Or, to put Satchmo’s point in slightly different terms, all systems of evaluation must be at once exclusive yet translatable, opaque and yet transparent. The more opaque and exclusive the appeal, the more “cult” the following; conversely, the more persuasive the criteria, the more potentially influential the critic. An evaluative system that is infinitely translatable is, at least in principle, infinitely influential; but a system that is perfectly internally coherent but unreadable to anyone save its creator is as problematic to cultural critics as the idea of a “private language” was to Wittgenstein. Just as Jan Mukarovsky, in Aesthetic Function, Norm and Value as Social Facts, notes that every aesthetic norm strives for a universal validity it cannot possibly achieve (since if it achieved complete universality it would not be perceived as a “rule” at all), so too should we note that every evaluative system, like every language, must be distinct yet translatable. The difference between my position and Mukarovsky’s, however, is that mine insists that not every aesthetic norm “strives” for universality; on the contrary, there are innumerable aesthetic norms whose value lies precisely in their unintelligibility. Why do you listen to that awful noise? If you gotta ask. . . .
Well, you know where that road leads, folks. It leads to Arbitrary but Fun Value Judgments! But that’s for tomorrow’s post.
Tuesday, May 10, 2005
White House announces new Social Security plan
WASHINGTON—White House press secretary Scott McClellan said today that President Bush would soon unveil a revised plan for saving Social Security, one that ties the concept of “progressive indexing” to the Food and Drug Administration’s recent ruling that any man who has engaged in homosexual sex in the previous five years should be barred from serving as an anonymous sperm donor.
Under the new plan, an individual’s Social Security eligibility would be calibrated on a sliding scale which establishes an inverse relation between qualifying for future Social Security benefits and participating in anal sex.
McClellan called the FDA ruling an “inspiration” for the President. “President Bush has always believed that gay sperm are a threat to the American family,” he said in today’s press briefing. “Now we’re prepared to show that gay men are a threat to the solvency of Social Security as well. Without progressive indexing for gay sex, Social Security will collapse.”
Gay-rights groups immediately denounced the plan. Kevin Cathcart, executive director of Lambda Legal, called it “policy based on bigotry.”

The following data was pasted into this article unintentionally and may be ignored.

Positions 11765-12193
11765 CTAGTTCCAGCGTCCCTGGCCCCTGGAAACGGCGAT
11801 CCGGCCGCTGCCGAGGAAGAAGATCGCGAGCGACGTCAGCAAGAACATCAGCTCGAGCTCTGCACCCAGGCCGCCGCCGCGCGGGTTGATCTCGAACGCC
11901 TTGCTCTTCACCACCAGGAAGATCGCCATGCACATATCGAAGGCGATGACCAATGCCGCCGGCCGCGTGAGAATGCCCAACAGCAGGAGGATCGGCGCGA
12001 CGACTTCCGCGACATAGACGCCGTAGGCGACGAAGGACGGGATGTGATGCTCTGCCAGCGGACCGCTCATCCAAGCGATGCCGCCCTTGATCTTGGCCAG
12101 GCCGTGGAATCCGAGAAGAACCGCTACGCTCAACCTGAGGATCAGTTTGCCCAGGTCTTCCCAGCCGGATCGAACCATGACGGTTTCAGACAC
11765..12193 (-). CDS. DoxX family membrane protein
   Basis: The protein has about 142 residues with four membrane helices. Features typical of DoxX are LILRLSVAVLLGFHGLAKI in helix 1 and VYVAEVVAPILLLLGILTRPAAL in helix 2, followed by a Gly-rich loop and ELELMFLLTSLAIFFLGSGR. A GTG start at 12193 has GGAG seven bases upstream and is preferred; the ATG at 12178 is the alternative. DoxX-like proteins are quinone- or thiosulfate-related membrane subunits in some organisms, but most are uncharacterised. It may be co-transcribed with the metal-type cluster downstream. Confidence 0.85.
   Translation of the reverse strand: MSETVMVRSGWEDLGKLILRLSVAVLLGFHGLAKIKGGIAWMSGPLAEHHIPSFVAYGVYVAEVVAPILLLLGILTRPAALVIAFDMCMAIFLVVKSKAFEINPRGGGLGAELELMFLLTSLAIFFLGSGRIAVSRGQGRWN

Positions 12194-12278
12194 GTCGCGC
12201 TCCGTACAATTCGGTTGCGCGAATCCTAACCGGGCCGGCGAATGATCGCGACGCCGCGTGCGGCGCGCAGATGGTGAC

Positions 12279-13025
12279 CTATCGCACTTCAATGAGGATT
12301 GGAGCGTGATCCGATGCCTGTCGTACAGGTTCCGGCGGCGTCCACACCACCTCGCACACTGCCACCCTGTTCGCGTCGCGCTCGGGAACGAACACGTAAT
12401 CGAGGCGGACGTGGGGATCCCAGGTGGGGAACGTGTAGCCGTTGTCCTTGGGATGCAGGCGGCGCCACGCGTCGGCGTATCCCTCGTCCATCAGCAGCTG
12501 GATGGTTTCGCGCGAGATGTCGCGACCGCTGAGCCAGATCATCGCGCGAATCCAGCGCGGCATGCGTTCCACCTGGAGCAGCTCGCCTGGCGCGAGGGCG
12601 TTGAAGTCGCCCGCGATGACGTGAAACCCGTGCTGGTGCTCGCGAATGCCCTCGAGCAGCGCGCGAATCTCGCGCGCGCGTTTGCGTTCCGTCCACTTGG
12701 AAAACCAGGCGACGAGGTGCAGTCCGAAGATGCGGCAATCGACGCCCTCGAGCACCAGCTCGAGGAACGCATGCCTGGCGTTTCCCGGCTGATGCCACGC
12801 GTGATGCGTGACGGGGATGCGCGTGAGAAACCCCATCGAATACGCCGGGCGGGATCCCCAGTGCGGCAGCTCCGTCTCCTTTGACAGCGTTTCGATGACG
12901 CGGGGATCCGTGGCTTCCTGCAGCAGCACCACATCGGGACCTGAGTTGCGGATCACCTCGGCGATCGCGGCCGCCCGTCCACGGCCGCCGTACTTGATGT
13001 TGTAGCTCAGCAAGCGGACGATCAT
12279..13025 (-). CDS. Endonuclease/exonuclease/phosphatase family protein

The White House, however, denies that the plan is discriminatory. “We’re not saying that gay men aren’t eligible for Social Security,” said one high-ranking official. “It’s pegged very specifically to individual behavior. If you have anal sex half the time, say, you still qualify for fifty percent of your Social Security benefits. And if you want your full benefits, all you really have to do, under this plan, is say no to sodomy.”
Treasury Secretary John Snow, in a separate statement, pointed out that the Social Security system will be “bankrupt” in 2042 unless critical steps are taken now to “strengthen” the program. “The fact is Social Security will go broke when our young workers get ready to retire,” said Snow. “Every year we wait the problem becomes worse for our children. The time to act is now, to make sure that today’s anal-sex-havers do not drain the system and necessitate benefit cuts for the rest of us.”
At the same time, Secretary Snow insisted that “all options are on the table,” including a provision exempting gay Republican officeholders from the plan, on the condition that they oppose gay rights.
On Capitol Hill, Senate Majority Leader Bill Frist (R.- Tenn.) lashed out at the Administration’s critics. “The Democrat party is denouncing this plan even before it’s been officially announced,” he said. “They don’t know any of the details, and they’re already playing politics with this issue. Where is their plan? What are liberals doing about the anal sex crisis that threatens Social Security? All they say is ‘there is no anal sex crisis.’ That’s not a plan, and the American people know it.”
One White House official, who spoke on condition of anonymity, said the Administration is still unsure of what to do about lesbians. “We figured out that we don’t have to worry about them as sperm donors,” said the official, “but Social Security is a whole different ballgame. We’re thinking of maybe making every other lesbian eligible, and letting them fight it out. We think that would be hot. But right now we just don’t know. Everyone here has been focused exclusively on anal sex, and we don’t really have a plan for lesbians. All we know is that it was terrible that John Kerry said that word.”